why the ipod shuffle is not for me

From Apple’s iPod Shuffle FAQ

Can I take a friend’s iPod shuffle and browse or play its content on my machine (like I can with other iPods)?
No, there is no manual mode that allows you to view or play the content from a friend’s iPod shuffle on your computer. This also means that you cannot load music from multiple computers or iTunes libraries onto iPod shuffle like you can with other iPods.


Can I use iTunes to view the songs on my iPod shuffle like I can with other iPods?
No. The iPod shuffle icon that displays in the iTunes Source list is actually a special playlist (like Party Shuffle).It lists which songs in the library are currently configured to be sent to iPod shuffle, but not what’s currently on the unit. If you see a bullet by a song, it indicates that the song was not sent to iPod shuffle. See “Some songs in your iTunes library aren’t copied to your iPod” for reasons why songs were not sent to iPod shuffle.

In sum, once you have loaded music onto the iPod Shuffle from one computer, you can’t plug the Shuffle into any other computer to listen to the music. You can either load it up with music at home and listen to it on the way to work, or you can load it up with music at work and listen to it on the way home. What you can’t do is plug it into your work computer and listen to the music you loaded up at home. This is different from how other iPods work.

If this situation is someone’s sick idea of copyright protection, it’s just stupid.

satellite radio, and why it is not good

Tyler Cowen, over at Marginal Revolution, divides radio listeners into two camps: A – those who only want to hear music from their large stock of familiar/favorite songs and B – those who only want to hear music from their small stock of familiar/favorite songs.

If this is a true generalization, it explains to me fully why I have absolutely no interest in satellite radio. In Ohio, growing up, we had a Top-40 station, and then a Top-40 station for people who didn’t like music by black people. Their slogan was “All of today’s best music, with none of the rap”. Satellite radio is this impulse taken to the extreme — how else could you explain a station on XM that is “all about the most important and well known songs in the history of Alternative Music.” Clearly, that’s a sack of horseshit, right?

For me, there are only two reasons to listen to music on the radio, of any type. First, to be exposed to something new, different, or interesting. Second, and an orthogonal point, is to be exposed to something unpleasant, jarring, ugly, or disheartening. What is the point of listening to a classic rock station if they’re never going to play any Eagles? You need to be punished every now and again, when you listen to the radio. For every Whole Lotta Love, there has to be a D’yer Mak’er.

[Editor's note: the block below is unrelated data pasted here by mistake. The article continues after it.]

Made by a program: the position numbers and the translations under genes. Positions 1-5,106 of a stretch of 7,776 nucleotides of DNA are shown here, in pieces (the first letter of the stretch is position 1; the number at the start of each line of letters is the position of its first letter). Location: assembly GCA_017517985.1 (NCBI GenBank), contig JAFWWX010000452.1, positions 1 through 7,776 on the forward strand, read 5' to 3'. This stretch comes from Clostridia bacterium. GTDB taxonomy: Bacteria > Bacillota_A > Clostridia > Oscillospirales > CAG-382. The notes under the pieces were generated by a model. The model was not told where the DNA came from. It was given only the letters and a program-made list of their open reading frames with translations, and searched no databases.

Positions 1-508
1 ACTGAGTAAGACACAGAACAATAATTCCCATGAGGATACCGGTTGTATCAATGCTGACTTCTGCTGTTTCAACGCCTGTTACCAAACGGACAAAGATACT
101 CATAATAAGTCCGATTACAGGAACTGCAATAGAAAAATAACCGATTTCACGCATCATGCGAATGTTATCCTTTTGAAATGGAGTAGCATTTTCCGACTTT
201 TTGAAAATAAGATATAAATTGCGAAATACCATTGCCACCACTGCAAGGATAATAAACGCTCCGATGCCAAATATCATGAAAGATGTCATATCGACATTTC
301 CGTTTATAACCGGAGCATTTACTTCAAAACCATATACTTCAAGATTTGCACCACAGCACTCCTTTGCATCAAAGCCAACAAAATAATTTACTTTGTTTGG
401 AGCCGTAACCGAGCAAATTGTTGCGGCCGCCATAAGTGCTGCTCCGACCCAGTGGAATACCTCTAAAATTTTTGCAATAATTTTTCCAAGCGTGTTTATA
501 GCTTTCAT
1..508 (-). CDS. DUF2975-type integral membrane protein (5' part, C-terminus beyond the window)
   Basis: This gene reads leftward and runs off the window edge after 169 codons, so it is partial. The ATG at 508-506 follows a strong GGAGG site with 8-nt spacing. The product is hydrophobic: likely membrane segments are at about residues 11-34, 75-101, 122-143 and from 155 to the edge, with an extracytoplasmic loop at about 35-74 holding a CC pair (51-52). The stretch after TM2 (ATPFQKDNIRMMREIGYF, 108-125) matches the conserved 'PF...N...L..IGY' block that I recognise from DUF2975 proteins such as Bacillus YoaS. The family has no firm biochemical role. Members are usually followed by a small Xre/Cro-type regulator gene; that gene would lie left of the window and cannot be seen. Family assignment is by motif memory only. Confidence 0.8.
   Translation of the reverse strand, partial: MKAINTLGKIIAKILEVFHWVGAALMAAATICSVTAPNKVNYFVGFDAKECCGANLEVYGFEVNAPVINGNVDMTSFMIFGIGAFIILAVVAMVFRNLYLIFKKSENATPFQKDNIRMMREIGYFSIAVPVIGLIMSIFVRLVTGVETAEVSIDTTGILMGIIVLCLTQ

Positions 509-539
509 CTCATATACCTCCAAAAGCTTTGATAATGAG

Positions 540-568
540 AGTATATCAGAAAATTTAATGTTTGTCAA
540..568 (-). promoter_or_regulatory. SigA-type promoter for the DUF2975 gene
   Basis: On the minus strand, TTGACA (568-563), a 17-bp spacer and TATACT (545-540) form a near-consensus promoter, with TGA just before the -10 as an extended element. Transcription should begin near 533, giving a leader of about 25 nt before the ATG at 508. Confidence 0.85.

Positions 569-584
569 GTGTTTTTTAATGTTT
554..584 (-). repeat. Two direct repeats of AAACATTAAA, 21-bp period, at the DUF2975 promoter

Listening to the radio in the car — if everything that came on was something you wanted to hear, you’d never get to yell “CHRIST!” and almost crash the car trying to avoid the latest band from a British isle that someone, somewhere, thinks is the new Radiohead. And, you’d never get to change channels and catch the last 30 seconds of whatever mischief Pharrell Williams has cooked up for you this month, leaving you with an unreachable itch you’ll spend the next several hours channel-hopping trying to scratch.

Now, if you’ll excuse me, I’ve got to go slip some Mariah Carey onto my girlfriend’s iPod.

infantry and fleet don’t mix

The ladyfriend is in the other room watching Alias, and I’m hearing the melodic strains of “Fade into You” by Mazzy Star wafting out of the spy thriller. Let’s say you’re a music coordinator for a major network drama, and you need something “romantic” and “bittersweet” to play while your main characters look at each other and silently smolder while also defusing a bomb or something. Let’s also say that it’s the year 2005, and that Mazzy Star song is now 11 years old. You, music coordinator, need to think of a different song. I know, it’s your go-to song, your playmaker, but you are a hack if you can’t come up with something else. Yeah, you heard me. If your first thought was either “Portishead” or “Postal Service” you should seriously start thinking about retirement.

Besides, everyone knows that use of “Fade into You” is tacky and sad, ever since Paul Verhoeven staged a SPACE FIST-FIGHT to it in 1997’s Starship Troopers. You can’t top that, Alias music coordinator, with your pouty-yet-horsey faced heroine and her perfectly coiffed man-boy teenbeat Baldwinesque co-star. Just give it up.

random ten

  1. Stay With Me The Small Faces

    So, in the mornin’, please don’t say you love me
    ‘Cause you know I’ll only kick you out the door
    Yeah, I’ll pay your cab fare home, you can even use my best cologne,
    Just don’t be here in the mornin’ when I wake up.

  2. So Ghetto Jay-Z

    You’ll be wearing a black suit a long time
    I put your crew in hard bottoms
    The priest is like, “God’s got him
    He never did nuttin to nobody but them boys shot him”

    Read more »

headphones for everyone

J. Sanchez waxes rhapsodic about his new Grado SR-60 headphones, and I have to agree with him — I bought a set in the fall, and they’re just amazing.

And they’re stylish! (Picture of me wearing said headphones available upon demand)

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